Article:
“You can do it,” a father kindly urges his son as he faces a tough task.
“You can do it,” a teacher confidently encourages a student who is grappling with a difficult assignment.
“You can do it,” bellows a coach to inspire a team who is behind at half time.
“You can do it,” positively implores a preacher to a struggling Christian.
There is power in exhortation to fuel the fainthearted, reassure the doubting, inspire the weary, and strengthen the weak.
“Exhort one another daily,” commands the Hebrew writer, “while it is called ‘Today,’ lest any of you be hardened through the deceitfulness of sin” (Heb. 3:13).
The English word “exhort” means “to urge, advise, or caution earnestly; admonish urgently.”
In the New Testament, the Greek word translated “exhort” is from the word parakalein. It is a compound word. Para means “alongside of” and kaleo means “to call.”
When someone comes alongside of us during a difficult time and offers a kind word, strengthens our spirit and renews our hope, that’s an encouraging word of exhortation.
William Barclay writes that the word was often used when sending soldiers and sailors into battle urging them to be courageous. He says, “A Parakletos is, therefore, an Encourager, one who puts courage into the fainthearted, one who nerves the feeble arm for fight, one who makes a very ordinary man cope gallantly with a perilous and dangerous situation.”
Our English Bibles translate the word, depending on the context and the version, as “comfort,” “beseech,” “encourage,” “appeal,” and of course, “exhortation.”
Paul instructed both Timothy and Titus to “exhort the brethren” in their work as an evangelist (2Tim. 4:2; Tit. 2:15). But all Christians have a role in mutual exhortation (1 Thess. 5:14).
Exhortation and encouragement are needed when we’re dealing with physical sickness, emotional distress, or spiritual weakness. When death invades our homes, breaks our hearts and snatches away those we love, we are in need to comfort. That’s what a church family does. Fellow Christians come alongside of one another, physically and emotionally to help us through a challenging time.
A reassuring word may occur through a thoughtful handwritten note, an inspiring card or even a simple text message that say, “I care” and “I love you.”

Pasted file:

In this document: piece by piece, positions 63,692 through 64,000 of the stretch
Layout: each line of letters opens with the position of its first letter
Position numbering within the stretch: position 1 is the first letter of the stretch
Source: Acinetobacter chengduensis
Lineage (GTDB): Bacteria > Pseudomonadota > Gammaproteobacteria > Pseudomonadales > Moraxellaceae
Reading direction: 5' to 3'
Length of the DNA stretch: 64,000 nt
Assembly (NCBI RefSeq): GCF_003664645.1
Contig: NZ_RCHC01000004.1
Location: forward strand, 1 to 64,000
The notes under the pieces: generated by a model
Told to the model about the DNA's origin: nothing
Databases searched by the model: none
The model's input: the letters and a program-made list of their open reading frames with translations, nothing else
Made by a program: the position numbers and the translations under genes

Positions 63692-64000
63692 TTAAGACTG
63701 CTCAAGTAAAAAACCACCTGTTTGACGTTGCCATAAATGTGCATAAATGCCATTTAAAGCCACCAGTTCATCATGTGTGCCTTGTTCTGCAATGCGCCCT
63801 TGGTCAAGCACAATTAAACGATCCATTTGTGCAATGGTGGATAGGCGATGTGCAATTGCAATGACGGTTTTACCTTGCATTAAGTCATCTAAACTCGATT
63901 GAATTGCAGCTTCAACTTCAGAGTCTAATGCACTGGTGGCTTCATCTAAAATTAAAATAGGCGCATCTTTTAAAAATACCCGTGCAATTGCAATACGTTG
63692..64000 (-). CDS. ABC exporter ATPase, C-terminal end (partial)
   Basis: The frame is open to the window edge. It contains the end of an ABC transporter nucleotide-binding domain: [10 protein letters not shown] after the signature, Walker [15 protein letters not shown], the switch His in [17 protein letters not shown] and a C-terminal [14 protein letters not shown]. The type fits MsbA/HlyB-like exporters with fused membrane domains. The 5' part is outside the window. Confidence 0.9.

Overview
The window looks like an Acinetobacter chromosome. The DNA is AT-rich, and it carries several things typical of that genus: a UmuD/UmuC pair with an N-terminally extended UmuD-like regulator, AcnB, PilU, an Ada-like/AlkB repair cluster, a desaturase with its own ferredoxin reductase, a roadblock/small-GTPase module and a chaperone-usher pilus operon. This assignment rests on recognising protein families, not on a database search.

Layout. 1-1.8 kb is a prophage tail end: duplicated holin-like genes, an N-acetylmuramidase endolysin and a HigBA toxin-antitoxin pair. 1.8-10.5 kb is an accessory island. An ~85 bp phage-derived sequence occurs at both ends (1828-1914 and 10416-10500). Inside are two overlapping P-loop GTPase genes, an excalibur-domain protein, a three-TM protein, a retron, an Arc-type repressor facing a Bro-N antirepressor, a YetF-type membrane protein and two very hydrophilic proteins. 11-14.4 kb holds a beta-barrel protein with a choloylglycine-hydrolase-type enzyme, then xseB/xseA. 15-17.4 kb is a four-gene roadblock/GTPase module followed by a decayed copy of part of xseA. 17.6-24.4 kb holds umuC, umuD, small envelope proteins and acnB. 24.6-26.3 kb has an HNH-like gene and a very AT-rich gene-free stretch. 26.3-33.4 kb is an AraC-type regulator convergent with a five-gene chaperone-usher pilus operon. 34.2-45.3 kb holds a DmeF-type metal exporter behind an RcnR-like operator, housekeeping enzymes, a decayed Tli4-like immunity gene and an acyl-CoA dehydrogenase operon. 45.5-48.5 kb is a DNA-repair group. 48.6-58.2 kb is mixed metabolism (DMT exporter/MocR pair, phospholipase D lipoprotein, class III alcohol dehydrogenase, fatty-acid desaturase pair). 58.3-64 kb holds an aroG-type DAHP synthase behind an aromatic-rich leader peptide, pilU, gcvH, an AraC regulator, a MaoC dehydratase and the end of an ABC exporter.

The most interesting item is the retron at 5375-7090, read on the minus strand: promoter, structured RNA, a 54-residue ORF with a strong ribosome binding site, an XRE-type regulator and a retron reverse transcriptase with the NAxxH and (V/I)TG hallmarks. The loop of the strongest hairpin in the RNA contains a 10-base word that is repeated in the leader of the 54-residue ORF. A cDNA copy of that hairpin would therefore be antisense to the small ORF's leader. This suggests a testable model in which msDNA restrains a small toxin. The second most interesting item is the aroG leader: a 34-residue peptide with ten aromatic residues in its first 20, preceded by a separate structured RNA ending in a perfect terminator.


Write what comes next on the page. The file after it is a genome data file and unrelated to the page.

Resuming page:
Furthermore, let us each remember to turn to scripture in times that we need exhortation to keep on keeping on. In Psalm 119:50, David wrote,
This is my comfort in my affliction, For Your word has given me life.”
Here are some encouraging words from Scripture that will exhort you to remain faithful, stand strong, and find help and hope.
♦When you are discouraged, Isa 40:28-31
♦When other people forsake you, let you down, or even seek to harm you, Ps. 27
♦When you feel weak and lack courage, Josh 1:7-9
♦When you have financial concerns, Matt. 6:19-21
♦When you need comfort in old age, 2 Cor 4:16-18
♦When you feel life is treating you badly Rom. 8:34-37
♦ When your faith wavers, Heb. 11
♦When God seems far away, Ps. 139
♦When threatened by danger, Ps 23
Among the various non-miraculous gifts listed in Romans 12 is the gift of exhortation. Commenting on this, Barclay writes, “ There is a kind of exhortation which is daunting. Real exhortation aims not so much at dangling a man over the flames of hell as spurring him on to the joy of life in Christ.”
More than ever in a complex, confusing, and corrupt culture, we need a church family that rises to the occasion and provides encouraging words and deeds of exhortation, edification, and comfort.
The blind singer-songwriter, Ken Medema, challenges our churches with these probing words in his song “If this is not a place:”
“If this is not a place where tears are understood.
Then where shall I go to cry?
If this is not a place where my spirit can take wings,
Then where shall I go to fly?
“If this not a place where my questions can be asked
Then where shall I go to seek?
If this is not a place where my heart’s cry can be heard,
Then where shall I go to speak?
–Ken Weliever, The Preacherman